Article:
Many air pollutants removed by ecosystem restoration are the same pollutants that can cause harm to ecosystem functions and biodiversity. Atmospheric pollution is a potent threat to ecosystems because it cannot be contained once it is released. Air pollution can travel for long distances before it is deposited back into the earth through particles or precipitation, impacting a variety of ecosystems along the way. The four frequently cited dangerous air pollutants are sulfur, nitrogen, ground-level ozone, and mercury (Lovett and Tear, 2008). These pollutants result from industrial and manufacturing activities; coal-fired power plants; motor vehicle, plane, train emissions; agricultural and construction operations; and small emitters like gas stations and dry-cleaners. Additionally, carbon dioxide is emitted through similar polluting activities and is a major component of greenhouse gases (see Section V: Impact on Climate Change). All of these air pollutants are capable of damaging vegetation, wildlife, and habitat, and some effects on ecosystems are irreversible or immeasurable in the shorter term.
As reported by the Illinois EPA in its Air Quality Annual Report (2006), there has been a decline in air pollution statewide in the last ten years. CMAP's Regional Air Quality Snapshot (forthcoming) looks more specifically at the levels of air pollution in northeastern Illinois, and found similar results. However, the region remains in nonattainment for the Clean Air Act, meaning that air pollution is still at unhealthy levels.
Residential patterns and recreational activities around the world show that people have a connection to nature and appreciate the landscapes that ecosystems and biodiversity offer. Many of these benefits exist outside the economic realm. Clean air and water as well as improved overall health conditions are just a few of these public goods. Open space encourages physical activity and has been proven to reduce stress and add aesthetic value to everyday life (Costanza et al. 1997, 387).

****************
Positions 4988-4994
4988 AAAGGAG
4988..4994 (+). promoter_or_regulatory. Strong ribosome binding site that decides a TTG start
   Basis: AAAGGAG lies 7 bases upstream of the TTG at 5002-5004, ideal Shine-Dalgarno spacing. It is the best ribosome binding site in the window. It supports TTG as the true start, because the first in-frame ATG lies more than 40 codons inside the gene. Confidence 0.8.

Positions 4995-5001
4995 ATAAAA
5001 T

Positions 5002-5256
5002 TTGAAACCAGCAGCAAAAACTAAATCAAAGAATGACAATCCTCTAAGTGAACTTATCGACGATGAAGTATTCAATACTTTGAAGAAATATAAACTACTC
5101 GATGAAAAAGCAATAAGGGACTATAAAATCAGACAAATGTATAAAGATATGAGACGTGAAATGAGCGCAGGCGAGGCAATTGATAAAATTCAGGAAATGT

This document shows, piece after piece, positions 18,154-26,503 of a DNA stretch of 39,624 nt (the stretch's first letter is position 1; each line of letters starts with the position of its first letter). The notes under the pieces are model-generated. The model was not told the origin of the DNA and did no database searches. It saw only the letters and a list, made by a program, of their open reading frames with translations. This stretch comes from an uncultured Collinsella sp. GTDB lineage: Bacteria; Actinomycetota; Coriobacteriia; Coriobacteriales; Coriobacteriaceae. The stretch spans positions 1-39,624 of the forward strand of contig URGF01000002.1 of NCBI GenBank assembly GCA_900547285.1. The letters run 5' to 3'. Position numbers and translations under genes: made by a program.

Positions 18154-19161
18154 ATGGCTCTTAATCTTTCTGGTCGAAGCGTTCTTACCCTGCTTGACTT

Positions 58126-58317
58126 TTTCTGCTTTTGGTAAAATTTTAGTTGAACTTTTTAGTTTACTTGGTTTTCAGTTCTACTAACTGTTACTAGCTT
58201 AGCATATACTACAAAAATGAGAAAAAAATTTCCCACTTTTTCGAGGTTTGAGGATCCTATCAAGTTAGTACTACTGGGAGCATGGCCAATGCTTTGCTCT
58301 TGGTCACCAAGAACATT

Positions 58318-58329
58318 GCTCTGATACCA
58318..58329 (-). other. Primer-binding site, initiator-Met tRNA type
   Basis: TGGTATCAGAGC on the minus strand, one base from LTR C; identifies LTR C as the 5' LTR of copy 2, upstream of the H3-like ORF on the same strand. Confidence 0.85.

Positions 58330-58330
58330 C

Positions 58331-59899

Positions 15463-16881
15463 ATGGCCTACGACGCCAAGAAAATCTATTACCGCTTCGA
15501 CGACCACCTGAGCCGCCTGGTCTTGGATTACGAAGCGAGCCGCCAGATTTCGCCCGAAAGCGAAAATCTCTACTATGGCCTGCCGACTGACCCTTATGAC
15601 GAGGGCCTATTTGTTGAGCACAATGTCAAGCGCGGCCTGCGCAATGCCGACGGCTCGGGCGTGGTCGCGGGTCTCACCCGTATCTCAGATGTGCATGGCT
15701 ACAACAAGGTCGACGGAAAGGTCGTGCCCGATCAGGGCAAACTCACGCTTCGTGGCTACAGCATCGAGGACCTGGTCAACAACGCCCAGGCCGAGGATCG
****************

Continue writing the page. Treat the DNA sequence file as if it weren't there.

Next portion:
Photo by CMAP Photography Contest Participant, Kawamura Kazuya
In the Chicago Wilderness Region, we have convenient access and support for open space close to our communities. In 1994, there were an estimated 40 million visits to Forest Preserves in Cook County and in Lake County 75% of residents surveyed stated that they had visited forest preserves within two years of the survey (Richard Day Research 1998, Chicago Region Biodiversity Council, 1999). Across the region, several referendums have been passed to preserve open-space. Collectively between DuPage, Kane, Will, and Lake Counties, a total of $250 million was approved in the late 1990's (Chicago Region Biodiversity Council, 1999).
As evidence to residents' value of open space, the economic value of land tends to increase with proximity to open space and parks. Residents are willing to pay a premium for the positive attributes associated with living close to nature. The CMAP Open Space and Parks strategy paper covers this topic in more detail.